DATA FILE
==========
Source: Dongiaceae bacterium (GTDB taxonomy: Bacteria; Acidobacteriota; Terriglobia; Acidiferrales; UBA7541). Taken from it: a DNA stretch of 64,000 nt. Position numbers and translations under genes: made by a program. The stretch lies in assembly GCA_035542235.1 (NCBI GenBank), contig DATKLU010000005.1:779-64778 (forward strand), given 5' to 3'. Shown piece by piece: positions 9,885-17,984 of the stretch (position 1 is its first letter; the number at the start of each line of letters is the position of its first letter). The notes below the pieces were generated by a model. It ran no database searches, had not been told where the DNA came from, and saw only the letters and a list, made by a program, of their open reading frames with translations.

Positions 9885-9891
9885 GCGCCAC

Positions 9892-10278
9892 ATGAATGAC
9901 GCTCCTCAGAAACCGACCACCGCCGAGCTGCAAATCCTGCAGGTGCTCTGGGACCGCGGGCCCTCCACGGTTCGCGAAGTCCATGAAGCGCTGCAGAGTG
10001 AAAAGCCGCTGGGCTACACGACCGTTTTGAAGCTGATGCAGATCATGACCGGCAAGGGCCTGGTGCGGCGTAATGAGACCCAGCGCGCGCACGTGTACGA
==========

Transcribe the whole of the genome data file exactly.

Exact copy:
Source: Dongiaceae bacterium (GTDB taxonomy: Bacteria; Acidobacteriota; Terriglobia; Acidiferrales; UBA7541). Taken from it: a DNA stretch of 64,000 nt. Position numbers and translations under genes: made by a program. The stretch lies in assembly GCA_035542235.1 (NCBI GenBank), contig DATKLU010000005.1:779-64778 (forward strand), given 5' to 3'. Shown piece by piece: positions 9,885-17,984 of the stretch (position 1 is its first letter; the number at the start of each line of letters is the position of its first letter). The notes below the pieces were generated by a model. It ran no database searches, had not been told where the DNA came from, and saw only the letters and a list, made by a program, of their open reading frames with translations.

Positions 9885-9891
9885 GCGCCAC

Positions 9892-10278
9892 ATGAATGAC
9901 GCTCCTCAGAAACCGACCACCGCCGAGCTGCAAATCCTGCAGGTGCTCTGGGACCGCGGGCCCTCCACGGTTCGCGAAGTCCATGAAGCGCTGCAGAGTG
10001 AAAAGCCGCTGGGCTACACGACCGTTTTGAAGCTGATGCAGATCATGACCGGCAAGGGCCTGGTGCGGCGTAATGAGACCCAGCGCGCGCACGTGTACGA